In private, critics say, Albanian politicians may prefer the situation as it is. Opening negotiations would involve a detailed public inspection of all aspects of Albania’s economy, government and institutions and may reveal skeletons many would prefer to remain hidden.
“Hiding behind the political issues and blockages that keep enlargement in abeyance relieves pressure on the government to carry out reforms,” ââsaid Donika Emini, PhD student at the University of Westminster and member of the advisory group on Balkan policy in Europe.
The result of this was that the Albanians – and in particular the young people – became increasingly discouraged about Europe and apathetic towards politics in general, Alfonc Rakaj, an analyst, told Euronews. As elsewhere in the Western Balkans, it is the young people of Albania who – tired of waiting for life to improve at home – flock abroad to seek opportunities in Europe and beyond.
One of the reasons Sunday’s elections are still too close to be called, he added, is that so many voters are tired of the same old faces: Rama has been in politics since 1998, Basha since 2005, and neither is seen to have brought about the change voters want to see, he said.
Meanwhile, the Albanians look to their neighbors and see faster progress towards integration in increasingly undemocratic countries like Serbia, while the prospects for Kosovo, Bosnia and Albania remain in. dead end. It has not gone unnoticed that it is the Muslim-majority Western Balkan countries – or at least significant minorities – that are languishing, he said.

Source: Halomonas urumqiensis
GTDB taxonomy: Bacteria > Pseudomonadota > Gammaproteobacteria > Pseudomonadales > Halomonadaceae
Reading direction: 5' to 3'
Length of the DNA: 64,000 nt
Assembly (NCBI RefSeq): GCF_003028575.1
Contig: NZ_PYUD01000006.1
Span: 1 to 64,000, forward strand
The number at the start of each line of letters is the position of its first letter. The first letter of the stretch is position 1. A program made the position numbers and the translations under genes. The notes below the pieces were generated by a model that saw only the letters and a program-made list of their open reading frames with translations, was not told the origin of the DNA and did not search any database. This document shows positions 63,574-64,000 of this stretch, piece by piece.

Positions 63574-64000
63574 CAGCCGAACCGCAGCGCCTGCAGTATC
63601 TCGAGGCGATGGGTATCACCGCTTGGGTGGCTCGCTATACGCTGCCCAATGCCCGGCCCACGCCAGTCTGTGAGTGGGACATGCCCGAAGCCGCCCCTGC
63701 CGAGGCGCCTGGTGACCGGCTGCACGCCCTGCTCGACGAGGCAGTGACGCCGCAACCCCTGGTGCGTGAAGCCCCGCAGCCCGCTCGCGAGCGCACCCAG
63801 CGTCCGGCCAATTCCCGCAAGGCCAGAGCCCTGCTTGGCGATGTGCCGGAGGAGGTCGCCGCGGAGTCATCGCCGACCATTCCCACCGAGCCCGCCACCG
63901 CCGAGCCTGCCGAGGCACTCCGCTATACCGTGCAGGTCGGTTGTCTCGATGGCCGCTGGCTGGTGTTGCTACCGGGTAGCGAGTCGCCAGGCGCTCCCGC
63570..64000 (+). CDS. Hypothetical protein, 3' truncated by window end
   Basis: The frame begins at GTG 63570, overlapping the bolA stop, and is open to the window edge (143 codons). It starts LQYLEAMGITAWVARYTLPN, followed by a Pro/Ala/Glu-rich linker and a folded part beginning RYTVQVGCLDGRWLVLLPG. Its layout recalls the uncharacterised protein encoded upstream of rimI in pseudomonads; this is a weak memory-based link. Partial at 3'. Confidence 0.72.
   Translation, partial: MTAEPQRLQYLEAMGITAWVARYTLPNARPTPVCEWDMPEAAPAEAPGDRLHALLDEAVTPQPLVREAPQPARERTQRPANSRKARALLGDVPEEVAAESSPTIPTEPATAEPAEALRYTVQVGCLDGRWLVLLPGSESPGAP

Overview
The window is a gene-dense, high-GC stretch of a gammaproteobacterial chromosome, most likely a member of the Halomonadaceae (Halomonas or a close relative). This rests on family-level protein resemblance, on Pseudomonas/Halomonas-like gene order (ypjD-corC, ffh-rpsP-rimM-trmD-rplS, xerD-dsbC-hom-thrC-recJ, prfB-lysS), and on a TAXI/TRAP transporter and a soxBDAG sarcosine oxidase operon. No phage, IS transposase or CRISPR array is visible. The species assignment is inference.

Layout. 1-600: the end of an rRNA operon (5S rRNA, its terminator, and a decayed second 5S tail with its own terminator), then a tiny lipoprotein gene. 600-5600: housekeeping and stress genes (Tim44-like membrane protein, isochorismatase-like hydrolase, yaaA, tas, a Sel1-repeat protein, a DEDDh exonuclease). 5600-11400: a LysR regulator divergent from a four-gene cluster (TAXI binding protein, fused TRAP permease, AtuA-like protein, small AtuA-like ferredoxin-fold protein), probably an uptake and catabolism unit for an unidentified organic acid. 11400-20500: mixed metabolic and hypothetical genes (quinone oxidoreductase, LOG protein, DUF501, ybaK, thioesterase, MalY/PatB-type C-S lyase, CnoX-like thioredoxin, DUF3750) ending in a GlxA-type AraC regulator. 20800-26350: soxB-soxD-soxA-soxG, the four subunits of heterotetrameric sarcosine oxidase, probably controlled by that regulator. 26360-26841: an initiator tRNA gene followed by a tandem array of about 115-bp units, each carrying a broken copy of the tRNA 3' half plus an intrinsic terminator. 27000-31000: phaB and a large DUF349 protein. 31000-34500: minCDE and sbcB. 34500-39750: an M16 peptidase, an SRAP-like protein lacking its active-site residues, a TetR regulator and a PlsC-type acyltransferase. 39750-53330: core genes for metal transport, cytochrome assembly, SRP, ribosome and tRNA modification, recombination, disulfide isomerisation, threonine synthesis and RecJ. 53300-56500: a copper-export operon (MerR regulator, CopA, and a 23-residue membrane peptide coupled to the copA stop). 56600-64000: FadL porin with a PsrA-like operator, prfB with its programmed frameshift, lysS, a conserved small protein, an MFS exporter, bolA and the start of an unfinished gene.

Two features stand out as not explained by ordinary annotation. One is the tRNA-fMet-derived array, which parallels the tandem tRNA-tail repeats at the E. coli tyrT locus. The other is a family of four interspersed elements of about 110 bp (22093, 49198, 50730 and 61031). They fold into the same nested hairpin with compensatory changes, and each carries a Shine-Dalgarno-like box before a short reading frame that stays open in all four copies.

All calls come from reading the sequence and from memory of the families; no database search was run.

“For some, the EU’s inability to absorb the region has anti-Islamic overtones […], Said Rakaj, “Albania has done more than Serbia, but is not even allowed to open negotiation talks.”
Is it because we are Muslims, Albania wonders
This has been particularly acute as far-right forces in countries like France, the Netherlands and Germany have directly linked opposition to Albania’s EU membership to fears. an influx of Muslim immigrants to European countries, as well as suggestions that Albania – being a Muslim majority nation – has ties to Turkey or other Muslim states.
âThe main fear of the public elite of Tirana is the identification of Albania with the religious beliefs of the majority of its population and, therefore, of being prejudiced as a bearer of Turkish influence or something similar, âAfrim Krasniqi, former MP and executive director of the Institute for Political Studies, told Euronews.
âWe don’t see ourselves as an extension of anyone. We don’t feel like one and we don’t want to identify ourselves as such. “
While full membership of the European Union seems more and more distant, at least in the short term, some have suggested that France and other countries opposed to enlargement might suggest a two-speed EU, some countries benefiting from some of the benefits of membership and not others. . It wouldn’t be a first choice, Krasniqi said, but it would be better than nothing.
âEssentially, citizens see integration as access to free movement, education, work, commerce and the same standard of living and democracy – and if these goals are achieved through alternative formulas, that would be a solution acceptable to us, “he said.
Others believe that for the European Union, to go back on what had been promised as early as 2003, when Albania was first identified as a potential candidate, and to deny all the work that has been done in the country since then could be another nail in the coffin. for the EU.
Even if it takes several years, full membership is the only way forward for Albania.
âThe EU’s backtracking on a promise and commitment made to the countries of the Western Balkans – where most of them have made painful compromises even because of the prospect of EU membership – is harmful for our countries and for the EU itself, âsaid Gjipali, at the European Movement conference.
“In a world which is increasingly globalized by the day, the EU must be stronger, determined and less ambiguous to face the challenges which are increasingly known and unknown.”